1. Alexander, Mary BS, CRNI

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FIGURE Happy New Year! As our journey through the 21st century continues, our Society is about to face a major change. In the spring, we will officially become the Infusion Nurses Society-a name that reflects the recent advances in technology, expanded roles for nurses in our specialty, and new approaches to practice in an evolving healthcare system. The journal you are reading also will be renamed the Journal of Infusion Nursing, reflecting the broad range of clinical issues that are covered by the articles we bring you.

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A quick look at the content of this issue shows this range. As always, we seek to improve our specialty practice through clinical studies of factors affecting patient outcomes, such as the present study examining the incidence of phlebitis. More than ever, we encourage infusion nurses to play a role in investigative research, to apply their expertise toward determining which new therapies show promise and which products or techniques produce the best outcomes. Meanwhile, the call for development of a theoretical base for our specialty offers a glimpse of how we can further our profession as a whole. In the area of clinical practice, we continue to emphasize the infusion nurse specialist's principal role in the delivery of infusion therapy. Still, we have much to learn from specialists in other areas whose work intersects with ours; in this issue, they are certified oncology nurses and an expert on sickle cell disorders. From these articles, we take away the kind of diversified understanding that will help us meet the challenges of the changing healthcare scene. We reach beyond the traditional confines of the infusion specialty to enfold a wider community of healthcare providers, using our knowledge to bring infusion therapy to a new level of excellence.


"Infusion" encompasses these and many other crucial modalities of therapy that our specialists may need to perform. It covers not only the intravenous delivery of medication, blood transfusions, pain management, chemotherapy, and parenteral nutrition, but also epidural administration, intraosseous administration, intrathecal administration-the nonvascular routes of therapy that are crucial in some instances to the patient's care. The scope of the infusion nurse's responsibilities also includes many procedures not directly involved with treatment yet essential to the delivery of quality infusion therapy: patient education and assessment, aseptic site preparation, disposal of hazardous materials, site care and maintenance, management of complications, conscious sedation, local anesthesia, and more.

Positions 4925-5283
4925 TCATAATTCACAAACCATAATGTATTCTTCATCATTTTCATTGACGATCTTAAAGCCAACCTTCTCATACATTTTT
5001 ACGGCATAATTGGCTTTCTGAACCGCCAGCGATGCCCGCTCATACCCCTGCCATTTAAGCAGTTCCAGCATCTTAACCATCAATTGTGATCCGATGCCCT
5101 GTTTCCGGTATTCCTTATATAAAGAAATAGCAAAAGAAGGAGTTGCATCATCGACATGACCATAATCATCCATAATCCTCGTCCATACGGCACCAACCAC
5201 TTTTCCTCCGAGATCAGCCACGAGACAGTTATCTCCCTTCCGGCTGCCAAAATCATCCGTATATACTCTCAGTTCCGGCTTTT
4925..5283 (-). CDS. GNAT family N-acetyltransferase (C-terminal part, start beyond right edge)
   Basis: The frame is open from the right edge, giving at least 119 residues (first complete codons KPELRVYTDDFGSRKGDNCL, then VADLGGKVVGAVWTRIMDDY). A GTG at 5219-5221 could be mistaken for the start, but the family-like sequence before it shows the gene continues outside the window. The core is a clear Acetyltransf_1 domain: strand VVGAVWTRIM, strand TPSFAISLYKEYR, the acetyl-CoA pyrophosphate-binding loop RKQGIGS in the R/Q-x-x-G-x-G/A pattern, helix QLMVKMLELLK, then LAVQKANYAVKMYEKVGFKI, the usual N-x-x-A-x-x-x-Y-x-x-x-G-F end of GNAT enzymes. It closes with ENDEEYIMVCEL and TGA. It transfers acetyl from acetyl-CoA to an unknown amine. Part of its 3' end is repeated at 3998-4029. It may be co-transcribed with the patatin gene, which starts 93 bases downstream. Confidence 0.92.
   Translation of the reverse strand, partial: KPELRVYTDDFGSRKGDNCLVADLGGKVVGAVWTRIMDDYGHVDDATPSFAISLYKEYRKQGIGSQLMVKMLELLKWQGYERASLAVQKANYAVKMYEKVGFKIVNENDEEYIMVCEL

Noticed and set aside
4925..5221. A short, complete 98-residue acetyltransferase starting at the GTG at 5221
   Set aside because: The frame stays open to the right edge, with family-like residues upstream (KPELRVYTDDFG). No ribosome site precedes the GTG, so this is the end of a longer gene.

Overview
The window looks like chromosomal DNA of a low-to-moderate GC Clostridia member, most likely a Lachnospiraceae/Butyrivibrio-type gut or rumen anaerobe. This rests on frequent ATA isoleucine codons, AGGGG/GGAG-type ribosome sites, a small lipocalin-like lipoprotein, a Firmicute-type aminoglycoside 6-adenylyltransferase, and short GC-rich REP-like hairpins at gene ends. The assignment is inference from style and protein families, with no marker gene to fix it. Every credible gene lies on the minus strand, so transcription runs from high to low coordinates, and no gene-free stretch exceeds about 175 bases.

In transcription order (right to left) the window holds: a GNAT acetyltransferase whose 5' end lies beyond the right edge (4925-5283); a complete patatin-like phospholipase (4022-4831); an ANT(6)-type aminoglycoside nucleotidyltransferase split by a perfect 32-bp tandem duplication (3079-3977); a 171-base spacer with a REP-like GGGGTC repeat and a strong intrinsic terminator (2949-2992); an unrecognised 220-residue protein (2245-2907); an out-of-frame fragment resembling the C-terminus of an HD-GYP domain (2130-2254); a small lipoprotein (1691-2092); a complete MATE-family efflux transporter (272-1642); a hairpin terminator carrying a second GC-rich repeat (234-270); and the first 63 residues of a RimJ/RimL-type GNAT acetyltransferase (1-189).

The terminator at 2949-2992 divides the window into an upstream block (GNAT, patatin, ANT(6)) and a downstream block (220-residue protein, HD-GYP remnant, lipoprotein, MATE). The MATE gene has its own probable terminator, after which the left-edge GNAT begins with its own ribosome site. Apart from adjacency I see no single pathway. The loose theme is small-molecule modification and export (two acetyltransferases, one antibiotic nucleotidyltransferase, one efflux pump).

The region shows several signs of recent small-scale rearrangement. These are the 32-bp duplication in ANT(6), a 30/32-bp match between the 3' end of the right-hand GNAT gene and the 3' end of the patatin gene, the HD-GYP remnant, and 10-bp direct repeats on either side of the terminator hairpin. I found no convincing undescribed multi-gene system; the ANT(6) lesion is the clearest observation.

INS has always been the premier organization for the infusion nurse specialist, supporting and promoting the infusion specialty and the CRNI credential. As nursing shortages continue, the number of specialists dwindles, and the center of care moves steadily out of the acute setting, we must broaden our focus to include all modalities of infusion nursing and all registered nurses who participate in infusion therapy delivery. INS has the resources and knowledge base to support this expanded community. In future issues of the soon-to-be Journal of Infusion Nursing, look for new ideas and partnerships forming across the healthcare spectrum. We hope you will find it beneficial to your practice.